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When you are receiving a kickoff do you have to touch the ball in order for it to be a live ball?


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2009-04-28 14:34:58
2009-04-28 14:34:58

Once the ball has gone 10 yards after being kicked during a kickoff, the ball is indeed live! During a punt, however, someone on the receiving team must touch the football for it to be live. The ball is always live during a kick. The only thing in question is who can recover, and when. On free kicks (including kickoffs and free kicks following a safety), the receiving team can recover the ball at any time, and the kicking team can recover either after it has traveled 10 yards or after the receiving team touches it after any distance. On scrimmage kicks (field goals and punts), the kicking team gives up possession of the ball unless (1) the ball fails to cross the line of scrimmage, (2) the kicking team then recovers the ball, and (3) the down played was not 4th down. In any other situation, the receiving team takes the ball. Once the ball crosses the line of scrimmage, the only way the kicking team can retake possession is if the receiving team fumbles, muffs, or touches the ball and the kicking team recovers.

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The receiving team has to line up at least 10 yards away from the kickoff spot, but as soon as the ball is kicked, they can move in to receive the ball. Remember, the rule requiring the ball to travel 10 yards applies only to the kicking team. The receiving team can touch and recover the ball after it has traveled any distance, even if it only goes a yard from the tee.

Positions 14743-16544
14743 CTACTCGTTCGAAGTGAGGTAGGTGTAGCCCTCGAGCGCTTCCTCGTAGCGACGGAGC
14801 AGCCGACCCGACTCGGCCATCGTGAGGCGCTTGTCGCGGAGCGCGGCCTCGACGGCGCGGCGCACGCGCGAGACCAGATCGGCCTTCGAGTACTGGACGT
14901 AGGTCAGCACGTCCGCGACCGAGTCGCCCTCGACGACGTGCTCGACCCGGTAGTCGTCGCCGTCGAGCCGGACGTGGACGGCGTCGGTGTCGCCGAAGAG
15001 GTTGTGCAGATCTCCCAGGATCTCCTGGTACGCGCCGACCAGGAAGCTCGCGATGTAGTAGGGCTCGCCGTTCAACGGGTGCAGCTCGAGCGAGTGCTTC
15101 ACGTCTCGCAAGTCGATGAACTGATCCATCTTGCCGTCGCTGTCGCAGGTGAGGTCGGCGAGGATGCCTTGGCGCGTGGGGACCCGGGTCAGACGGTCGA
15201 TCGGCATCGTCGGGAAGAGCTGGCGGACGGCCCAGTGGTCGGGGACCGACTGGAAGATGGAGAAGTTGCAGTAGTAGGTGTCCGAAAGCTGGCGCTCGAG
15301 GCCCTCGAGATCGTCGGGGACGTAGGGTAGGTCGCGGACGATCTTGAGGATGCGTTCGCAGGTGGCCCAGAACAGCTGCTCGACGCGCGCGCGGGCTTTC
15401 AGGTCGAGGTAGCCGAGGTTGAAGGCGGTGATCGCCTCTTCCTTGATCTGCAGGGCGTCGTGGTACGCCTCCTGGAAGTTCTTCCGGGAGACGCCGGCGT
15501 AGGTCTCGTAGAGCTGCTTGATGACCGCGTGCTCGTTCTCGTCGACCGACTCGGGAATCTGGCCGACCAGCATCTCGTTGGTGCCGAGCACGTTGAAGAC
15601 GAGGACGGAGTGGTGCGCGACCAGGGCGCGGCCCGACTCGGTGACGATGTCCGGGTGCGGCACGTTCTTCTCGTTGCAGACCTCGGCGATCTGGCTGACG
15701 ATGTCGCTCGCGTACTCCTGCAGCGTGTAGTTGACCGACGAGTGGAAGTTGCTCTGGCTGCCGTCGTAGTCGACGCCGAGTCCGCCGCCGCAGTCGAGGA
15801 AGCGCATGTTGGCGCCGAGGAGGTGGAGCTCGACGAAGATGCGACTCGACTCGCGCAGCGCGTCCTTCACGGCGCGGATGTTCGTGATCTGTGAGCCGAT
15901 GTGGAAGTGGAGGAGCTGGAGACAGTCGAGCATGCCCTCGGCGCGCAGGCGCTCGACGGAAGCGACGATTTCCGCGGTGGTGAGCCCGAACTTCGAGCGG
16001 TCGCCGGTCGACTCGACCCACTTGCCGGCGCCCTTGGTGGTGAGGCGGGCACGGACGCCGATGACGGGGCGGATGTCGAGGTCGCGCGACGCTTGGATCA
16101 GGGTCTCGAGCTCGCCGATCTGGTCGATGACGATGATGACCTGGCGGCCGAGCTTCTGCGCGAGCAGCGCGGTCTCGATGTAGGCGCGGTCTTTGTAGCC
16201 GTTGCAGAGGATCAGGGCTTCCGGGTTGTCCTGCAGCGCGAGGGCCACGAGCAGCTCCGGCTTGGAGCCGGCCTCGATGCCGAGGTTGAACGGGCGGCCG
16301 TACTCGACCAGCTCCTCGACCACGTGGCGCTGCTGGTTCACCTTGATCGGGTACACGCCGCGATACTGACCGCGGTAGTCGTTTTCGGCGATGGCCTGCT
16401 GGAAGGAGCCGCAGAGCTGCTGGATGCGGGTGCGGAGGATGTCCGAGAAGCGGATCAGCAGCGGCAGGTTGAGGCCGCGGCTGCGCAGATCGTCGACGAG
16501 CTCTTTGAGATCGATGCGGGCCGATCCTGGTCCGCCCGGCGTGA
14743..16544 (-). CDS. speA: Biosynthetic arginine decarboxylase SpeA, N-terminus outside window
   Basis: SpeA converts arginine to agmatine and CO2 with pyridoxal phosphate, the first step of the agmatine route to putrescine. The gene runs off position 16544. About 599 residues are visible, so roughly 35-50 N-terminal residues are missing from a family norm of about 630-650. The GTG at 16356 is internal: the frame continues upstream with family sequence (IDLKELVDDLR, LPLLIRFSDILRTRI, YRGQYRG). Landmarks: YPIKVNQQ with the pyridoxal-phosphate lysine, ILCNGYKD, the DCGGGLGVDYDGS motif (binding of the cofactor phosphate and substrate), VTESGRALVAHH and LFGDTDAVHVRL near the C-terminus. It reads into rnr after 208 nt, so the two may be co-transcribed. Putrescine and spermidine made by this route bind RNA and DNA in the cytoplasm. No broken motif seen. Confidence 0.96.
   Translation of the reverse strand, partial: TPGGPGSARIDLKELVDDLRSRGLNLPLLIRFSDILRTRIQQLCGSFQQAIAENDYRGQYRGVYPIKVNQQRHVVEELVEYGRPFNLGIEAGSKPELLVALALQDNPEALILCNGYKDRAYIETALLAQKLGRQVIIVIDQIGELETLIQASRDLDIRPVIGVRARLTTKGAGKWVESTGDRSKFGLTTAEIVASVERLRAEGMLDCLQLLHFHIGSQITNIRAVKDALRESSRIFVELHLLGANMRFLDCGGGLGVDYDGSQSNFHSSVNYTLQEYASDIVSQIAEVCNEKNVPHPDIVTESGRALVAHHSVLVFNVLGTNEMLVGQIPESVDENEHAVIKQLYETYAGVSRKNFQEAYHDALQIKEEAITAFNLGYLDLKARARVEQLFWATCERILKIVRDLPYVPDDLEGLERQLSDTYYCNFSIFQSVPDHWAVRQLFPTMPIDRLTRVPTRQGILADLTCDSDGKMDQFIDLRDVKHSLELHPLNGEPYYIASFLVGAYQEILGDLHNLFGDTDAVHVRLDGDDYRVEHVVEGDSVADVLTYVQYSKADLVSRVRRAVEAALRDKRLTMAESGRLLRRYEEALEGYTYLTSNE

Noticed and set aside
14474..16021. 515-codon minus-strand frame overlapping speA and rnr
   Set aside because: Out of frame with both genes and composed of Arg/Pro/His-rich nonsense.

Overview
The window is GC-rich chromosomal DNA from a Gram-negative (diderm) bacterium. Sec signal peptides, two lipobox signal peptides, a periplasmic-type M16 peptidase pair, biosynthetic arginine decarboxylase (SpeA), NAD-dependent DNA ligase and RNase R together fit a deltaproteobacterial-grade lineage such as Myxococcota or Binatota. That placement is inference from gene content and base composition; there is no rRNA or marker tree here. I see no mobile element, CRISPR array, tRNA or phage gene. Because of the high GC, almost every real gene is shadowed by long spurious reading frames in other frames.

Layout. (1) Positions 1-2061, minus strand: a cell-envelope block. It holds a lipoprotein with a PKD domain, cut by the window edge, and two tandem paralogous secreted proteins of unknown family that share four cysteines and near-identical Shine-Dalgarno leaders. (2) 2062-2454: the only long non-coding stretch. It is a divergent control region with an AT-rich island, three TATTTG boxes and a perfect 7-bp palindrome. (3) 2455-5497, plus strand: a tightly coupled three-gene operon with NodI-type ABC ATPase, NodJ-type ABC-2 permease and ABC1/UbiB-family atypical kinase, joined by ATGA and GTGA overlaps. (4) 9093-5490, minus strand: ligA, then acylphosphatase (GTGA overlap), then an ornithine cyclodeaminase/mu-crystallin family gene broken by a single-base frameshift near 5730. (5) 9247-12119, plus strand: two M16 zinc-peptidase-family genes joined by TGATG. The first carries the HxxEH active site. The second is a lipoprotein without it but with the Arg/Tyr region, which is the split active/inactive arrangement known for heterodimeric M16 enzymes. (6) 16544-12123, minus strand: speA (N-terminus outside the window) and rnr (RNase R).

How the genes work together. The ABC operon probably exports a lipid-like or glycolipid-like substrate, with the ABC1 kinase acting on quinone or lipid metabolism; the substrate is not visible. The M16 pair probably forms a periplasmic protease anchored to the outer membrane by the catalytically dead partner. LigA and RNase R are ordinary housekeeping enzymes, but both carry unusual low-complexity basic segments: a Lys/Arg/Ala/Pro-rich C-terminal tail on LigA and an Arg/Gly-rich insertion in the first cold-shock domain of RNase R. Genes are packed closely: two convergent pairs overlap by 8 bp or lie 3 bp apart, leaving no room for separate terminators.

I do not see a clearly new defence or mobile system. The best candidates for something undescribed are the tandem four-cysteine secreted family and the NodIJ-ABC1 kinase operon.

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There is no such thing as an onside punt because if you punt it, the other team has to touch the ball before you can recover it. There is such thing as an onside kick on a kickoff when the ball can go ten yards then any team can recover it. Or on an onside kickoff if it hits the receiving team, anyone can recover it

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According to the NFL Rulebook: " A kickoff is illegal unless it travels 10 yards OR is touched by the receiving team. Once the ball is touched by the receiving team or has gone 10 yards, it is a free ball. Receivers may recover and advance. Kicking team may recover but NOT advance UNLESS receiver had possession and lost the ball. " According to the NFL Rules, the kicking team may not advance the ball on a kickoff unless it has been possessed first by the receiving team. In the play you saw in the Washington/Seattle playoff game, the ball went unpossessed by the receiving team when the kicking team gained control. In that case, possession is awarded to the kicking team at the spot where the kicking team gained control of the ball. no. the ball is dead where the kicking team touched it


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